All the Economic, trade and oil crises of the 70s exorcised the world to try free trade. But to do so, meant the reduction of barriers to trade, which led to acceptance of more countries of American or European or Japanese standards for emissions and safety. With the ensuing homogeneity, more markets were made accessible plus quality standards started to rise. By now all the car companies were in some form of globalization, be it numerous assembly plants in many countries and/or numerous market penetrations. They tried cross ownerships like Mazda and Ford, Chrysler and Mitsubishi, GM, Suzuki and Isuzu, etc., all in the cause of spreading R&D, production and marketings costs over a bigger sales volume. At the same time, car companies sourced design and parts from all its outposts all across the globe.
Shifting strategies, shifting definitions
Over the past twenty years, global models have shifted from region/market specific to blanket universal models for all worldwide markets. In the Eighties, Ford had a different compact for Asia and Europe/America. The 1981 Ford Laser was designed in Ford Australia, but the platform and basic body was a Mazda 323 so instead of Asia getting the FWD Escort, code named Erika, it got the Laser instead. Meantime, Erika was to be the platform for the Yankee Escort. The Mazda 626 based Ford Tempo was the US mid-size car while the rear wheel drive Sierra served Europe. Toyota, which used to have the Corona and Corolla as global cars, changed tact for Europe. It sold the Carina and Camry for Europe, Asia got the Cressida and the US got the Camry. In contrast, the last rear wheel drive Opel Kadett platform was sold all over the world rebadged as the Chevette, Opala, Buick-Opel, Isuzu Gemini and Holden Gemini. If one defined a global car as one simplified global model of the entire world, GM got it right.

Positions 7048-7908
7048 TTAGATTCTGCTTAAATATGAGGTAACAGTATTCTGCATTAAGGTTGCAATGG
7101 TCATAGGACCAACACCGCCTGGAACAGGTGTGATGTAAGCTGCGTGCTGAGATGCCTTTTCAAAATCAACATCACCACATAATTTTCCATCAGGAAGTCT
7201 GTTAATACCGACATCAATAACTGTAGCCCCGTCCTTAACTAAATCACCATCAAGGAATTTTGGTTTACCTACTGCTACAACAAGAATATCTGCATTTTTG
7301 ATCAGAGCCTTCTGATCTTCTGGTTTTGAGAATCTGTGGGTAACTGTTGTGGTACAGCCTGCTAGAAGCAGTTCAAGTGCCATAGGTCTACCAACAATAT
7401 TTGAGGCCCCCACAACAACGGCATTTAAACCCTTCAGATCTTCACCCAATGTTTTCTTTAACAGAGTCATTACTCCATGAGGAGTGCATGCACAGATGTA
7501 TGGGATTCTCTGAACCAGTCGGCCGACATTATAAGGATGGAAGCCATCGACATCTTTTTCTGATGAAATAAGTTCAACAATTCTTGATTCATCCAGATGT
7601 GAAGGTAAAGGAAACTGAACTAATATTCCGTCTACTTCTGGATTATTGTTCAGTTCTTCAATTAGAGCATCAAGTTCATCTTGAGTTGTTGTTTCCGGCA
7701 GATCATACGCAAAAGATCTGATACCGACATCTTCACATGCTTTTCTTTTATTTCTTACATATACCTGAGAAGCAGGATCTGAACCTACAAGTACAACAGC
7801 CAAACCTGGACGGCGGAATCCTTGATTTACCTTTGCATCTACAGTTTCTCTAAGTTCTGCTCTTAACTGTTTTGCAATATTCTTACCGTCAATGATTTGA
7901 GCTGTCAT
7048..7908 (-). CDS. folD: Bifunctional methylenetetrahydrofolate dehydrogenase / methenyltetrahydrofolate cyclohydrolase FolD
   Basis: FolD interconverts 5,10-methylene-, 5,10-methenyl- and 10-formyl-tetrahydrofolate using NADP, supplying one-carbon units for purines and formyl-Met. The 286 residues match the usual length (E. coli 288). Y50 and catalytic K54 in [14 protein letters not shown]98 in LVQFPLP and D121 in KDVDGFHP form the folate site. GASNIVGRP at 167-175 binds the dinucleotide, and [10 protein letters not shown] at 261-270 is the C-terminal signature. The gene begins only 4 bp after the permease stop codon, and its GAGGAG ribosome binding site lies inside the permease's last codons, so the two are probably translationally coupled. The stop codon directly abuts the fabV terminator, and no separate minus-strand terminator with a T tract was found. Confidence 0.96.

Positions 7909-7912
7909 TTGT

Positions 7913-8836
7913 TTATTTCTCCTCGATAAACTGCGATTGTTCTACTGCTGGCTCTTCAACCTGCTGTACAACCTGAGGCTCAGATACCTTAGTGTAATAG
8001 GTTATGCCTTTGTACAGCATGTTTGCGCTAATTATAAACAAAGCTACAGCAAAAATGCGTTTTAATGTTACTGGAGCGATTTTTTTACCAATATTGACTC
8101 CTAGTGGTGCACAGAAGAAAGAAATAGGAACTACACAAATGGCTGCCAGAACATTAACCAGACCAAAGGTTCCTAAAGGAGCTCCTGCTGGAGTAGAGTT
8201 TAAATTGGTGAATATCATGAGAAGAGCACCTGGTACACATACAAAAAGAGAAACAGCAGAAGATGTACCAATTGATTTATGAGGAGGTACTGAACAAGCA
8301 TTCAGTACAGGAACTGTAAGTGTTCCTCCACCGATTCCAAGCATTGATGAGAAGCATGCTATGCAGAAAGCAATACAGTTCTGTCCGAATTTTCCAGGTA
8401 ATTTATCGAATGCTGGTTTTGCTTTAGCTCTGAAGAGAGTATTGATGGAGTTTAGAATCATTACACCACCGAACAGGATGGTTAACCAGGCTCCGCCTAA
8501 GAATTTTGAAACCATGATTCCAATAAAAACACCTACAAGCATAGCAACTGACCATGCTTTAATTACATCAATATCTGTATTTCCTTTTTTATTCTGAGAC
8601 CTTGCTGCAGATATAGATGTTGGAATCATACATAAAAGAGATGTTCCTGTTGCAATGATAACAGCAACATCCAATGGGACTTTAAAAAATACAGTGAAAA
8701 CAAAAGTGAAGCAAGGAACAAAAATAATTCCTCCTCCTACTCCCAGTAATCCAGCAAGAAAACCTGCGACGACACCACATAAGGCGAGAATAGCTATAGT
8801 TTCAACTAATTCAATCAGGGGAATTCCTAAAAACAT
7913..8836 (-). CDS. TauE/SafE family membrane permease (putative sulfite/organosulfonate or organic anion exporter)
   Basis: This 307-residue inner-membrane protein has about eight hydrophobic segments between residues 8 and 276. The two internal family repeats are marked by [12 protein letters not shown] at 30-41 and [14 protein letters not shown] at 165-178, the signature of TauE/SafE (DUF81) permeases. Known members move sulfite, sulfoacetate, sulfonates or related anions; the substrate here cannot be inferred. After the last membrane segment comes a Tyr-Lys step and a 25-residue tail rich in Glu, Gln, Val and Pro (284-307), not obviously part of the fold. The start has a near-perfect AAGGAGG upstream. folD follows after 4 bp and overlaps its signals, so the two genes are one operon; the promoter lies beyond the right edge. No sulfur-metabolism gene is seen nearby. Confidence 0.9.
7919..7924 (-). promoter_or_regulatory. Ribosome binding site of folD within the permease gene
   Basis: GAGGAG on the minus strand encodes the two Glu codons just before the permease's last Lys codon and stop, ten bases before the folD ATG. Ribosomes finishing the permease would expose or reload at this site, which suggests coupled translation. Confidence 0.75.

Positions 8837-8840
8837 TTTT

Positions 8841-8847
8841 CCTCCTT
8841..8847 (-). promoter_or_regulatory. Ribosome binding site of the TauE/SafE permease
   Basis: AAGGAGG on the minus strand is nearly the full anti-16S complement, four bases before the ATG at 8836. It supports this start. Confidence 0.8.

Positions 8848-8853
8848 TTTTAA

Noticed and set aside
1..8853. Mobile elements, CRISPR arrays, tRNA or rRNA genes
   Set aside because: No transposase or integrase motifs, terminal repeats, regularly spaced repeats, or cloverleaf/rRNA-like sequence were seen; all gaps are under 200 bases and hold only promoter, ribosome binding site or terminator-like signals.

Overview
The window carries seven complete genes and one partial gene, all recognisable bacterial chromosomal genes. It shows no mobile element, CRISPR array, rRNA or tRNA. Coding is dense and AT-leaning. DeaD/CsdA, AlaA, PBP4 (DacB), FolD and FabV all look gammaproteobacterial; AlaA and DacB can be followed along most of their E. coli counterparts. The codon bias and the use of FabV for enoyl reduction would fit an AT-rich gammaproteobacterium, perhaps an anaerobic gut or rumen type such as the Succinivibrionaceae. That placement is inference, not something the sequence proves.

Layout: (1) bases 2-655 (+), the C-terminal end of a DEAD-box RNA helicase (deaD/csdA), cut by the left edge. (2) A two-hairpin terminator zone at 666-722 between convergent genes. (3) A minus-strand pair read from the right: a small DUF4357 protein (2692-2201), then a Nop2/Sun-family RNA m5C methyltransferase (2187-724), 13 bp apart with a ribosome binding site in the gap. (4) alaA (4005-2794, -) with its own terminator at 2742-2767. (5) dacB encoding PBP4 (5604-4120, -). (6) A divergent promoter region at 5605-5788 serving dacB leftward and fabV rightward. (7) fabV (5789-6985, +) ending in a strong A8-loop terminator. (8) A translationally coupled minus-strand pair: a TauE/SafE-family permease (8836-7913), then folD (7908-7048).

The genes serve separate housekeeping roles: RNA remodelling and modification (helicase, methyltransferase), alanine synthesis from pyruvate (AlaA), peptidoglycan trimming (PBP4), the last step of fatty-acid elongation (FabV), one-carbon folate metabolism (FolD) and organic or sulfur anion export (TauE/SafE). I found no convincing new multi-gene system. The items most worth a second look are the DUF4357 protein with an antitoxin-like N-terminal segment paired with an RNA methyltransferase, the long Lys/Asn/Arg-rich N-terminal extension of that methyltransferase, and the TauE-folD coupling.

The Philippine experience
The Philippines went with the trend, establishing a car manufacturing program, assigning body stamping, engine block casting, chassis and wire harnesses to a handful of participants. The prevailing techniques then were for the participants to assemble left hand drive versions in limited variants solely for domestic sales so as to achieve economies of scale. Parts making were the participants' export commitment. Because of the weak growth of the middle class, car volume sales never reached viable levels as we were overtaken by our ASEAN neighbors. With their better economies, they could afford to further woo car company investment that we could not afford to match. At the turn of the century, the Philippines tried to compete and was able to bag Ford who proceeded to show the region that both right and left hand drive cars can be made in the Philippines and successfully exported. Having proven this, the other ASEAN car companies adopted this approach and are now supplying the markets with both left and right hand drive models made in the same factory. This, unfortunately, was the undoing of whatever was left of car assembly in the Philippines. Ford first withdrew, while the other Japanese companies chose to close their Philippine assembly lines as the model life cycle drew to a close, preferring to supply the Philippine market from other ASEAN factories. The Philippine's high cost of labor, power, flip flopping regulations and its relatively small middle class purchasing power compared to ASEAN was its undoing. A bright spot remains though. To this day, Toyota has successfully followed the script despite the conflicting changes throughout the years. It's locally made Innova and Vios are tops of the sales charts and their Philippine transmission factory supplies the world.
Today Toyota sells the Auris in Europe, while it sells the Altis-Corolla in the USA and Asia. Toyota makes and sells the Sienna and Sequoia for the North American market only, while Asia keeps the Previa, Hi-Ace Grandia and Alphard. The Fortuner and Innova variants of the IMV platform are generally sold only in Asia, Latin America and the Middle East. Ford on the other hand used to have 2 kinds of Focus models and 2 kinds of Rangers for the USA and Asia-Europe. It used to have a European Mondeo which was different from the US Fusion. But now, Ford has globalized the Ranger, Fusion/Mondeo, Focus, Fiesta and even the Transit van, which used to be exclusive to Europe. Volkswagen used to have specific models for South Africa, Brazil and China but it is now integrating all its models to be made everywhere and available everywhere. Korea's Hyundai-Kia and China's Top Ten car makers are all aiming for globalization with similar strategies, keeping models as common as possible to all markets.